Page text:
Jiddu Krishnamurti (11 May 1895—17 February 1986), whose life and teachings spanned the greater part of the 20th century, is regarded by many as one who has had the most profound impact on human consciousness in the modern times. Hailed as the World Teacher, he illumined the lives of millions the world over: intellectuals and laymen, young and old. He confronted boldly the problems of contemporary society and analysed with scientific precision the workings of the human mind. He gave new meaning and content to religion by pointing to a way of life that transcends all organized religions. Declaring that his only concern was to ‘set man absolutely, unconditionally free’, he sought to liberate human beings from their deep conditioning of selfishness and sorrow.
Krishnamurti was born to a pious middle-class family in the rural town of Madanapalle in south India. He was ‘discovered’ in his boyhood by the leaders of the Theosophical Society, Dr. Annie Besant and C. W. Leadbeater, who proclaimed that he was the World Teacher that the Theosophists were waiting for. However, later he dissociated himself from all organized religions and institutions and embarked on his solitary mission, meeting and talking to people not as a guru but as a friend.
From the early 1920s till 1986, Krishnamurti travelled round the world till the age of 91, giving talks, writing, holding discussions, or sitting silently with those men and women who sought his help and advice. His teachings were based not on book knowledge and scholarship, but on his insight into the human condition and his vision of the sacred. He did not expound any philosophy, but rather talked of the things that concern all of us in our everyday life: the problems of living in modern society with its corruption and violence, the individual's search for security and happiness, and the need for man to free himself from his inner burdens of greed, violence, fear, and sorrow.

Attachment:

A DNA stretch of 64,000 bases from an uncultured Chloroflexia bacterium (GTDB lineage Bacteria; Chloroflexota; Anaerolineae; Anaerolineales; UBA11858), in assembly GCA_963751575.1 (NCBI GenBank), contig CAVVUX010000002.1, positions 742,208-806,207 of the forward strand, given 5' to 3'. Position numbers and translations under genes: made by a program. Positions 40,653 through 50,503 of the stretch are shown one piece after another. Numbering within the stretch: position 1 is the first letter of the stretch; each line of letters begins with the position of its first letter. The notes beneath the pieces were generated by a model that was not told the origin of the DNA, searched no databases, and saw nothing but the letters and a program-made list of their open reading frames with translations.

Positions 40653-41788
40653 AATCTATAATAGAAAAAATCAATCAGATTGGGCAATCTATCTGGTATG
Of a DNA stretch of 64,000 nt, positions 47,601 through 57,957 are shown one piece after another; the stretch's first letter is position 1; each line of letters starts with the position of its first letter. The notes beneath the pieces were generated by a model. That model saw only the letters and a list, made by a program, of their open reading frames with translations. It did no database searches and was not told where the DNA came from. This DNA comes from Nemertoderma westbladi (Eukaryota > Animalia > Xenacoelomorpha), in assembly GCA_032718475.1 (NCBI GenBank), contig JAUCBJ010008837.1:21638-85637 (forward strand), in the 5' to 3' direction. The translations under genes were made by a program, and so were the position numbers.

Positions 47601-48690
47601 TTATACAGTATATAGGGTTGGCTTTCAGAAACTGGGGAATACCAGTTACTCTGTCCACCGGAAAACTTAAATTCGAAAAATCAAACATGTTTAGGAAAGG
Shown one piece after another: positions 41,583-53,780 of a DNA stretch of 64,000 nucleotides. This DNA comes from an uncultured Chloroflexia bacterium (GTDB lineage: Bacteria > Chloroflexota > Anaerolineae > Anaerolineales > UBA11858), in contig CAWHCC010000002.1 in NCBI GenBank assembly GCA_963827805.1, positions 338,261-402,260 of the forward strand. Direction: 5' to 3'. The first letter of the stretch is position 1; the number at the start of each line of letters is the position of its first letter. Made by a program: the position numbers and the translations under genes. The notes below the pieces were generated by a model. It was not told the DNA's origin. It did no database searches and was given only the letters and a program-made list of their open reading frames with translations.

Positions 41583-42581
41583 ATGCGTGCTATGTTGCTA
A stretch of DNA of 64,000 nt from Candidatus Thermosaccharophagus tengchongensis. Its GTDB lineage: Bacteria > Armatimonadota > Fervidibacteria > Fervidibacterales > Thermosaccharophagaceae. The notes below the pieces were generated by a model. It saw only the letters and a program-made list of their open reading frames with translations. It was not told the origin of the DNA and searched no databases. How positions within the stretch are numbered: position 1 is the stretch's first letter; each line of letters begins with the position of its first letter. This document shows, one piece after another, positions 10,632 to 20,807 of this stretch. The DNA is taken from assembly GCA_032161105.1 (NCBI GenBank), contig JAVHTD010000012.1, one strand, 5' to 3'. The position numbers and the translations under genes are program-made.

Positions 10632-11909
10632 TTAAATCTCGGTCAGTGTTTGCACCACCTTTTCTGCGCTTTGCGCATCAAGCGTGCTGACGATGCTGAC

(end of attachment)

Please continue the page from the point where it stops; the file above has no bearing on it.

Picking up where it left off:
Although he is recognized both in the East and the West as one of the greatest religious teachers of all times, Krishnamurti himself belonged to no religion, sect, or country. Nor did he subscribe to any school of political or ideological thought. On the contrary, he maintained that these are the very factors that divide human beings and bring about conflict and war. He emphasized time and again that we are first and foremost human beings, that each one of us is like the rest of humanity and not different. He pointed to the importance of bringing to our daily life a deeply meditative and religious quality. Only such a radical change, he said, can bring about a new mind, a new civilization. Thus, his teachings transcend all man-made boundaries of religious beliefs, nationalistic sentiment, and sectarian outlook. At the same time, they give a new meaning and direction to modern man's quest for Truth, for the sacred. His teachings, besides being relevant to the modern age, are timeless and universal.